One skilled parrot trainer taught her Blue-fronted Amazon (Amazona aestiva) to modify its morning and evening
contact calls by ignoring the bird’s natural loud call and only responding to a soft whistle that the bird had
previously learned from her. The owner went to the extent of freezing when the bird screamed so it could not
even hear her moving in another room. When the bird finally made the soft whistle, the owner would whistle in
response and the bird’s contact whistle was reinforced. Over time, the bird finally replaced its natural loud contact
call with the much more acceptable soft whistle.
“Biting is just part of having a parrot as a pet.” Does that sound familiar? It should. It is the most common attitude
associated with companion parrot ownership. However, this author feels the opposite is true. A parrot owner
should strive to never get bit. That is a pretty bold statement for such a common problem. The fact is that biting is
not a natural behavior for parrots. They don’t bite each other in the wild, at least not hard enough to make another
for more info visit http://www.naturalencounters.com/images/Publications&Presentations/Understanding_Parrot_Behavior_Naturally-Steve_Martin.pdf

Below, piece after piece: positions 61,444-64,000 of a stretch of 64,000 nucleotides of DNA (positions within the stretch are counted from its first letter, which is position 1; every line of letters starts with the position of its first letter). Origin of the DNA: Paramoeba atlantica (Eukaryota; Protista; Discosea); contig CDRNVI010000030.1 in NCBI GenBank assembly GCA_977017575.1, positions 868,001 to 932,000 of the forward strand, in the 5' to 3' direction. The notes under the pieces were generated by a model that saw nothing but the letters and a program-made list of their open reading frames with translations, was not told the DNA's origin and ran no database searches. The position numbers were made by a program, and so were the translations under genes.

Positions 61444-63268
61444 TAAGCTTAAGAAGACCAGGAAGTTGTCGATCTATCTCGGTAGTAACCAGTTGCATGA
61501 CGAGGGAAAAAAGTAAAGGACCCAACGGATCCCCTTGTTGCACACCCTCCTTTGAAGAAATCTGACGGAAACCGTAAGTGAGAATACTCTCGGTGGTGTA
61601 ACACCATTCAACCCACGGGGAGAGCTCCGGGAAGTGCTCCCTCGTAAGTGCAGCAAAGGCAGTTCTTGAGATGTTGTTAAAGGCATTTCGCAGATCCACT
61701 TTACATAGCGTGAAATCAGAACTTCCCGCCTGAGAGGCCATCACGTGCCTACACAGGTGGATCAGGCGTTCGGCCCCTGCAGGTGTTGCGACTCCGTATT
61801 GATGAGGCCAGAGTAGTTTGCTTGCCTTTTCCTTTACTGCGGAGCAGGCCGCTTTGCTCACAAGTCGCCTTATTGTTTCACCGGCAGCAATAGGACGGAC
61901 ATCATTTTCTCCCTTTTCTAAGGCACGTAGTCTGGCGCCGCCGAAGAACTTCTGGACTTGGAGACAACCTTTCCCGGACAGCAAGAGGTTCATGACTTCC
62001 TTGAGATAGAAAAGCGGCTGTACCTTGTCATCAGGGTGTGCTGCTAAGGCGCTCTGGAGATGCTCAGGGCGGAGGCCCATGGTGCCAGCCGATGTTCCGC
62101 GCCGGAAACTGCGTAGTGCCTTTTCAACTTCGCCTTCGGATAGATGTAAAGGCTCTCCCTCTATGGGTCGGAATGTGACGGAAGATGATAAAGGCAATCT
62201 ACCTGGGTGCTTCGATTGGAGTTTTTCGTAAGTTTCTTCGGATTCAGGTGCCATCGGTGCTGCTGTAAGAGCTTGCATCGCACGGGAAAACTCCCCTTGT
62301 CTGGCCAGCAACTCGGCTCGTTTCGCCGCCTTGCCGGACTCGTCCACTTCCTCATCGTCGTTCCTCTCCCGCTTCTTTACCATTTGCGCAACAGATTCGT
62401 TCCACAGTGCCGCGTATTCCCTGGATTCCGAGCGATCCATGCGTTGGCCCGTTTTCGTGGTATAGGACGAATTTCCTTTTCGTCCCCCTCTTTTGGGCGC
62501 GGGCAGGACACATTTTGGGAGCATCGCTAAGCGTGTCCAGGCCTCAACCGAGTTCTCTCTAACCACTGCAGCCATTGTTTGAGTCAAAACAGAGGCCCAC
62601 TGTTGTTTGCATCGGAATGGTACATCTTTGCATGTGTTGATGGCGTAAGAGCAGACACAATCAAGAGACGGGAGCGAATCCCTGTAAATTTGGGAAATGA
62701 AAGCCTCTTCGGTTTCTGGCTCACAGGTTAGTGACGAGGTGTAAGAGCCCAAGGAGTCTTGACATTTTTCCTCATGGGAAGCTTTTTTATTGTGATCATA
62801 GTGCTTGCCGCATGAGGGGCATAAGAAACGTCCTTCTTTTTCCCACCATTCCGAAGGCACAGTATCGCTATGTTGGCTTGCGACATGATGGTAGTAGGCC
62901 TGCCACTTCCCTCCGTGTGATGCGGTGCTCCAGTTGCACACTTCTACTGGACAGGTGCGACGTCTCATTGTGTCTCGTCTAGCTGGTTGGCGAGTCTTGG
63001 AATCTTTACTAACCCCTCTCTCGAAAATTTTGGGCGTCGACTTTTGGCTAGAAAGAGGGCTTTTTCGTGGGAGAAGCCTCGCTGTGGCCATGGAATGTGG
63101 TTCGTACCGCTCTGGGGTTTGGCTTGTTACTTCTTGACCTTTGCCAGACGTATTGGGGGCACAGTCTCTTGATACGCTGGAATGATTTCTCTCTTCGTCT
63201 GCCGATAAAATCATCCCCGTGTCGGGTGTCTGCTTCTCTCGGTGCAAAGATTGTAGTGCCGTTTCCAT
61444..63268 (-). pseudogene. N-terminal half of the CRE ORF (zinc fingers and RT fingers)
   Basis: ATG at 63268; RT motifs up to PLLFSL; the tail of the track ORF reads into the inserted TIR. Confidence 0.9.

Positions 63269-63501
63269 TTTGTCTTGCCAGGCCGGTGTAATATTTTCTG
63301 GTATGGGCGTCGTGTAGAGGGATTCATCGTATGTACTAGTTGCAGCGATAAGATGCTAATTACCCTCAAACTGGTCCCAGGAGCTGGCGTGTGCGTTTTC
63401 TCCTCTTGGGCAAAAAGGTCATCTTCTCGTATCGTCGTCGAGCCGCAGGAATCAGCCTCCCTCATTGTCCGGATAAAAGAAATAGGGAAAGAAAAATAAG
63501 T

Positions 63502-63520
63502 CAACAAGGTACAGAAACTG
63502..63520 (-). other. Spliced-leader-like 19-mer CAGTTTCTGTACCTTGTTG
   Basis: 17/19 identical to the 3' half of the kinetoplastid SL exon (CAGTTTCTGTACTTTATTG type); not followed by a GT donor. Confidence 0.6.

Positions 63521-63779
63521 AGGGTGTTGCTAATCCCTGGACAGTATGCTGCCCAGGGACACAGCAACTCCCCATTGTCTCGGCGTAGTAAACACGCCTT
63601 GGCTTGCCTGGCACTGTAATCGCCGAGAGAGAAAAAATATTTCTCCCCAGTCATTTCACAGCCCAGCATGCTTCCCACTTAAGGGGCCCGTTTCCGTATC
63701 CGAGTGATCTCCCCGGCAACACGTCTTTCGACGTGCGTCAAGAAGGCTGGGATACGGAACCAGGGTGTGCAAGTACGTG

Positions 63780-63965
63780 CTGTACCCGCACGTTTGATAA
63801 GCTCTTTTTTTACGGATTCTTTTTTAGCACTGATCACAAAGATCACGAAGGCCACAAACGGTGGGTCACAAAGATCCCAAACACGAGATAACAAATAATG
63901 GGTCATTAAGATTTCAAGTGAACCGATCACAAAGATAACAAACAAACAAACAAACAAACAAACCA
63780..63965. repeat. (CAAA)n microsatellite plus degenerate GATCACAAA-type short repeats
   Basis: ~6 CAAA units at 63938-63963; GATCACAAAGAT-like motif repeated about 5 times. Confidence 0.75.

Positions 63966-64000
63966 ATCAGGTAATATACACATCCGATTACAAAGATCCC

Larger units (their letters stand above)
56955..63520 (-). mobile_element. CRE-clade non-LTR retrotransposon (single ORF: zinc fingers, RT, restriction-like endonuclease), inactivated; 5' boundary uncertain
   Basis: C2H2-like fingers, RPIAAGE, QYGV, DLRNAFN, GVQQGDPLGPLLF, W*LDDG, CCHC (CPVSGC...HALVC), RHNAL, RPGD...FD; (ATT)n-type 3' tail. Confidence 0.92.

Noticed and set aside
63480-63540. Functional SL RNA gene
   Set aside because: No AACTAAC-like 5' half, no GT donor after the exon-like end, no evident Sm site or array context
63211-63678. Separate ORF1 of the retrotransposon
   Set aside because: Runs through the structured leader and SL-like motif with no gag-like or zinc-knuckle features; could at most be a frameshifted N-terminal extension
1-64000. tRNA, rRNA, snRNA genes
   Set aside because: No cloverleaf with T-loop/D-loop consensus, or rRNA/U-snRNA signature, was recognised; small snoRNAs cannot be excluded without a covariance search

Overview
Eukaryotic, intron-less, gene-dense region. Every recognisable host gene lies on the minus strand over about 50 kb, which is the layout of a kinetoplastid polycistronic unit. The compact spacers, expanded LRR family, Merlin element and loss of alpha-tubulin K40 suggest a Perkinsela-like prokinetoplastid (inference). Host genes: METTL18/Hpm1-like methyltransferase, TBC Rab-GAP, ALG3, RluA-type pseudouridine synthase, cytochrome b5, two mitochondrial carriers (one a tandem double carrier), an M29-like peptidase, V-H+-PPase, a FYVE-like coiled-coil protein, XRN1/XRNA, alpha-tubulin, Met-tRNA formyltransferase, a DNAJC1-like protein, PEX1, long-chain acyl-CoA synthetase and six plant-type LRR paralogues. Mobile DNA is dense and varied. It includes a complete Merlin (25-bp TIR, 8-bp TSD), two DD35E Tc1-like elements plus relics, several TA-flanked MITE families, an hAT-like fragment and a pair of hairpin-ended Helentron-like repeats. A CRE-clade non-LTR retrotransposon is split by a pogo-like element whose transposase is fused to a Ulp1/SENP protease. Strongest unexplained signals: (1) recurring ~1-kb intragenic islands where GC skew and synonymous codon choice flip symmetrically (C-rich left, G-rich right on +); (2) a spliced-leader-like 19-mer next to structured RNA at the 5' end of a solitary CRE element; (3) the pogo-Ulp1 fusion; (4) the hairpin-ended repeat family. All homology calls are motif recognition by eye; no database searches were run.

I adopted this African Grey named Gypsey. Her old owner abandoned her 🙁
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Hello parrot lovers,
I am on a roll with the Parrot videos of the day!! Today’s video ends in an awesome cockatoo tantrum from no other than Vinny my Galah cockatoo! After Jersey saw Vinny hanging out with Genna she got jealous and cuddled up…but then Vinny went on a rampage and threw his own tantrum!!
If you are a parrot lover, enjoy watching parrot videos, getting parrot tips and hearing parrot stories, please subscribe to my channel and to join our community around the web, check out the information below 💖
Check out our parrot lover Film SNIFFERS!!
Facebook Group Page: PARROT STATION
Instagram For Parrot Feature: Follow @engagednotcaged
Instagram For Live parrot Q&A: Follow @marlenemccohen
For Skype Information: Email email@example.com
Come join our FACEBOOK Group Page: PARROT STATION
– Introduce your parrot
-Share pictures and stories about your bird
-Get to know other members
-I can’t wait to meet them
For your parrot to be featured on @engagednotcaged INSTAGRAM:
-Follow @Engagednotcaged on Instagram
-Tag your parrot photo with #engagednotcaged
-Share your parrots name in the post
-Welcome new parrots!!
To participate in live parrot Q&A with Marlene:
-Follow @marlenemccohen on Instagram
To see Picasso, Jersey, Vinny, Rocky and Cody every day:
-Follow @marlenemccohen on Instagram and tune in my Instagram story, going all day!